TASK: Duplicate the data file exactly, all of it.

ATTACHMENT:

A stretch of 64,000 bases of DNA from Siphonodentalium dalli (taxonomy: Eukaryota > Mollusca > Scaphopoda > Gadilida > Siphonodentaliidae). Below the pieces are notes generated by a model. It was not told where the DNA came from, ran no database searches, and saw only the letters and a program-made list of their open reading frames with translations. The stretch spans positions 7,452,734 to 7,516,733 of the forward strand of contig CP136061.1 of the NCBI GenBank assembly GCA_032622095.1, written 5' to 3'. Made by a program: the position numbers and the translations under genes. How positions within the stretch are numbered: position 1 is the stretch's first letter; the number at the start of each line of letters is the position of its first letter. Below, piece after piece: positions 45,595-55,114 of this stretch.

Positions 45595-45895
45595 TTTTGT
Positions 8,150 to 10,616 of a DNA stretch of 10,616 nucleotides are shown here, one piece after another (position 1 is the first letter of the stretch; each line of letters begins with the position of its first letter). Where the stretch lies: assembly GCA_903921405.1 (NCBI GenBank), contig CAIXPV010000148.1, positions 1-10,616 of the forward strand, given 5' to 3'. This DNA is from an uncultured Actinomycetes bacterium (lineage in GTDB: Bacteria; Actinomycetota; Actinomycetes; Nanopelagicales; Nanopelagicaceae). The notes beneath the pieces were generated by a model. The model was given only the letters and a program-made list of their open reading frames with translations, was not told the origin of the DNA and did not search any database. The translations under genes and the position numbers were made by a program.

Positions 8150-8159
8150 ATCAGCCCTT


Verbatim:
A stretch of 64,000 bases of DNA from Siphonodentalium dalli (taxonomy: Eukaryota > Mollusca > Scaphopoda > Gadilida > Siphonodentaliidae). Below the pieces are notes generated by a model. It was not told where the DNA came from, ran no database searches, and saw only the letters and a program-made list of their open reading frames with translations. The stretch spans positions 7,452,734 to 7,516,733 of the forward strand of contig CP136061.1 of the NCBI GenBank assembly GCA_032622095.1, written 5' to 3'. Made by a program: the position numbers and the translations under genes. How positions within the stretch are numbered: position 1 is the stretch's first letter; the number at the start of each line of letters is the position of its first letter. Below, piece after piece: positions 45,595-55,114 of this stretch.

Positions 45595-45895
45595 TTTTGT
Positions 8,150 to 10,616 of a DNA stretch of 10,616 nucleotides are shown here, one piece after another (position 1 is the first letter of the stretch; each line of letters begins with the position of its first letter). Where the stretch lies: assembly GCA_903921405.1 (NCBI GenBank), contig CAIXPV010000148.1, positions 1-10,616 of the forward strand, given 5' to 3'. This DNA is from an uncultured Actinomycetes bacterium (lineage in GTDB: Bacteria; Actinomycetota; Actinomycetes; Nanopelagicales; Nanopelagicaceae). The notes beneath the pieces were generated by a model. The model was given only the letters and a program-made list of their open reading frames with translations, was not told the origin of the DNA and did not search any database. The translations under genes and the position numbers were made by a program.

Positions 8150-8159
8150 ATCAGCCCTT